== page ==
2 Key Facts About The Emancipation Proclamation

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    ngs33_0067President Abraham Lincoln’s declaration of the Emancipation Proclamation in 1863 earned him the title the “Great Emancipator.” The Emancipation Proclamation was a dry, legalistic document that was limited in nature but took on enormous symbolic importance.

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    Lincoln proposed the Emancipation Proclamation in July of 1862 to his cabinet, offering a preliminary version to the public in September. The September proclamation warned Confederates that he would free their slaves if they did not end their rebellion. On January 1, 1863, Lincoln did just that-the Emancipation Proclamation declared that on January 1,” all persons held as slaves within any State or designated part of a State, the people whereof shall then be in rebellion against the United States, shall be then, thenceforward, and forever free.”

    Lincoln actually issued the Emancipation Proclamation twiceAbraham Lincoln issued the preliminary Emancipation Proclamation on September 22nd, 1862. It stipulated that if the Southern states did not cease their rebellion by January 1st, 1863, then Proclamation would go into effect. When the Confederacy did not yield, Lincoln issued the final Emancipation Proclamation on January 1st, 1863.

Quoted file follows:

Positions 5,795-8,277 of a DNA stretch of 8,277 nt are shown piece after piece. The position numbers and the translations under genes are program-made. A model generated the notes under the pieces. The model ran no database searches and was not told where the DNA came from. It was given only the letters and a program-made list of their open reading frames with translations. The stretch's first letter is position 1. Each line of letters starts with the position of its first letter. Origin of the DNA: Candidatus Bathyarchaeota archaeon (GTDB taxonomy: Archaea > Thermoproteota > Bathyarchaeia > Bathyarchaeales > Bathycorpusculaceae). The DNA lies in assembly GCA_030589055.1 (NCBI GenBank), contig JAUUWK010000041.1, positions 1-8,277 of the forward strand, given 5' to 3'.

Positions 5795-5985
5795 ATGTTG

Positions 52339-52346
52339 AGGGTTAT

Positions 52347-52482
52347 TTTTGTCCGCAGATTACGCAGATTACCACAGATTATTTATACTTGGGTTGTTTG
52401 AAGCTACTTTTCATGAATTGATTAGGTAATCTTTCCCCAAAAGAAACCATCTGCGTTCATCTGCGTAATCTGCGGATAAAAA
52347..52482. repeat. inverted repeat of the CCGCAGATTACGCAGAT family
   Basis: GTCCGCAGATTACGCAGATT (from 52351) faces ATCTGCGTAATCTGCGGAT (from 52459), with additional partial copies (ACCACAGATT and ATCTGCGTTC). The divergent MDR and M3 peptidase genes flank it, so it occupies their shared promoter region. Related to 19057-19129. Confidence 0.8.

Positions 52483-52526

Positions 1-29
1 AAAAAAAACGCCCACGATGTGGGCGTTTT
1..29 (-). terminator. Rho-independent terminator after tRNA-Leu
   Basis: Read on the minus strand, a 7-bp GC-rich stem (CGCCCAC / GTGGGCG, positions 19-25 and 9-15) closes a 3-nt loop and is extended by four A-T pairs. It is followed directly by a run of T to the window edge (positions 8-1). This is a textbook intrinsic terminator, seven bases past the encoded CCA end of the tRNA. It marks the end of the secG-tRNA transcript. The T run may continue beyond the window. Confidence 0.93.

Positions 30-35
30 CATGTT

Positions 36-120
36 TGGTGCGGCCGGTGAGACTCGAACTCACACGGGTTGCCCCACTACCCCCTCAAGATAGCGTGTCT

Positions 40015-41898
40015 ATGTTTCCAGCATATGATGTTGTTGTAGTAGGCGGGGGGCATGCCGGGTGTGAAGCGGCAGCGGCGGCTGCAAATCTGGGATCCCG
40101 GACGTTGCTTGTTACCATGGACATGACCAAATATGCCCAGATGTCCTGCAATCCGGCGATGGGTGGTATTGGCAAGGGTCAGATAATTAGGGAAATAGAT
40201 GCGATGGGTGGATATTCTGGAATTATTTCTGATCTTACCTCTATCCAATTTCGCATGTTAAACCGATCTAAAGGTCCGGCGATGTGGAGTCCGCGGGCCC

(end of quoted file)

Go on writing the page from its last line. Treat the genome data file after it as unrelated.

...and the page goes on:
The Emancipation Proclamation led the way to total abolition of slavery in the United States. With the Emancipation Proclamation, the aim of the war changed to include the freeing of slaves in addition to preserving the Union. Although the Proclamation initially freed only the slaves in the rebellious states, by the end of the war the Proclamation had influenced and prepared citizens to advocate and accept abolition for all slaves in both the North and South. The 13th Amendment, which abolished slavery in the United States, was passed on December 6th, 1865.

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    The effect of the Emancipation Proclamation was to free only slaves in states still in rebellion. Slaves in states that had not seceded or that had been brought under Union control (Tennessee and parts of Louisiana and Virginia) were not affected. The move was politically risky for Lincoln, who knew he might lose the 1864 election by alienating Northern Democrats who wanted to save the Union but did not necessarily support abolition.

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